|System RAM, or memory, refers to the amount of data that can be stored on its journey from the hard drives to the processors, and vice versa. With more RAM, the processor will have to retrieve information from the hard drives less often, speeding the overall performance of the system. While some applications, such as email, require more RAM than others, all applications can benefit from increased memory. Dell servers feature DDR2 memory, which enables systems to improve performance and reduce power consumption.|
|Select the right amount of memory based on your application and number of users|
|File sharing/print||50-200 users||200-500 users||500+ users|
|Messaging and Collaboration Ã¢â‚¬â€œ Email||50-200 users||200-400 users||400+ users|
|Web Server/Caching||200+ users|
|Infrastructure/Systems Management||200+ users|
|Database||50-150 users||150-250 users||250+ users|
|Host Multiple Applications||50-150 users||150-250 users||250+ users|
|ERP, CRM, or other business applications||25-100 users||100-250 users||250+ users|
|Virtual Environments||4-8 virtualized servers||>8 virtualized servers|
What’s the difference between Memory Mirroring, and Memory RAID?
Memory Mirroring can be thought of as RAID1 for memory Ã¢â‚¬â€œ where a pair of DIMMs is copied exactly by another pair of DIMMs. In the event that the first, or active, pair reaches a high error threshold, the secondary, or backup pair is activated. Memory RAID is like RAID5 for memory. It is not on a 1:1 ratio, and requires that all DIMMs be populated. The final pair of DIMMs serves as the backup pair, while all others are active. If any pair exceeds the error threshold, the backup pair activates.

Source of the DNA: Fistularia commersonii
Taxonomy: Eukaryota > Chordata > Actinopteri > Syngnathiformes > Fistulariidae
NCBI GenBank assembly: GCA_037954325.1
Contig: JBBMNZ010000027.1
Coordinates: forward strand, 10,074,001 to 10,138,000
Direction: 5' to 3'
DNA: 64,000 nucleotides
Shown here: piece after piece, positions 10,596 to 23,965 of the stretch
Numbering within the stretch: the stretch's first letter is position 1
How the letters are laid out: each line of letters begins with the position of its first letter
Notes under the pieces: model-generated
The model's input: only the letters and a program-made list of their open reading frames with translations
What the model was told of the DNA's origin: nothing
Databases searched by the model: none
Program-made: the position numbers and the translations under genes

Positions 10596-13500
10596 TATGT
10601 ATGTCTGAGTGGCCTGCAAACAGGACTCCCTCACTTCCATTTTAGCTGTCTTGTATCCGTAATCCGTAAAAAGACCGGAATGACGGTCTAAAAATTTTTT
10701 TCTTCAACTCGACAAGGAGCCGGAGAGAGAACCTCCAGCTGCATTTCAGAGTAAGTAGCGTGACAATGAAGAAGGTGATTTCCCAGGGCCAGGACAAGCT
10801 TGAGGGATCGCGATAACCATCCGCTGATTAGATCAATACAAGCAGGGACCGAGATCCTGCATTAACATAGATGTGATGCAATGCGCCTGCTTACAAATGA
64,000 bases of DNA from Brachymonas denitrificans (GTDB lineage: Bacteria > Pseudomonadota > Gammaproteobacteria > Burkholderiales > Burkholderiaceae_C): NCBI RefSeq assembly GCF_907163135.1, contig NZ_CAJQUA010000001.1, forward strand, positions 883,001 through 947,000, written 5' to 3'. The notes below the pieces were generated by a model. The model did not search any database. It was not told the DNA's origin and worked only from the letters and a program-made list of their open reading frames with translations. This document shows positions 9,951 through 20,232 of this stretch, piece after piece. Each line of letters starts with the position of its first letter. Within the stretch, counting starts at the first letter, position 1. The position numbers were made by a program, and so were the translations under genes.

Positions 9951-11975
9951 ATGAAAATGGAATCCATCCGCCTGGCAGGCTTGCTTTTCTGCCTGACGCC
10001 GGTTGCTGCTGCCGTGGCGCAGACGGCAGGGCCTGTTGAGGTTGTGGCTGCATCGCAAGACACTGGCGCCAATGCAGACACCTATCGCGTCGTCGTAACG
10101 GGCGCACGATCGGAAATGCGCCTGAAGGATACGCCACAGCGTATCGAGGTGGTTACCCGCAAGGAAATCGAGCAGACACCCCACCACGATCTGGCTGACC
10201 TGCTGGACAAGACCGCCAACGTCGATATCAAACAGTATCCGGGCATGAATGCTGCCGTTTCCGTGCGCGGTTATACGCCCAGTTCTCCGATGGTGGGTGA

When would I choose Single-Ranked DIMMs, and when Dual-Ranked DIMMs?
This is a matter of price/performance versus scalability. For example, on the PowerEdge 2850, if you selected 8GB of RAM on a system as Dual-Ranked DIMMs, they will address all the memory “ranks” available, thereby maximizing performance for that 8GB of RAM. This while populating only 4 out of 6 slots. However, if the system only had six slots, the 2GB Dual-Ranked DIMMs would consume four of those slots and would disable the two empty slots, essentially maxing out the RAM at 8GB. Meanwhile, 8GB on Single-Ranked DIMMs, which also would consume four slots, would leave the remaining two slots fully usable, allowing you to add more RAM later. However, only two-thirds of the ranks would be addressed, offering less overall performance than the Dual-Ranked 8GB of RAM. So if you think you might need to upgrade your RAM later, Single-Ranked DIMMs are probably the way to go. But if you’re looking for more bang for your buck, and you don’t plan on adding RAM later, Dual-Ranked DIMMs are a great option.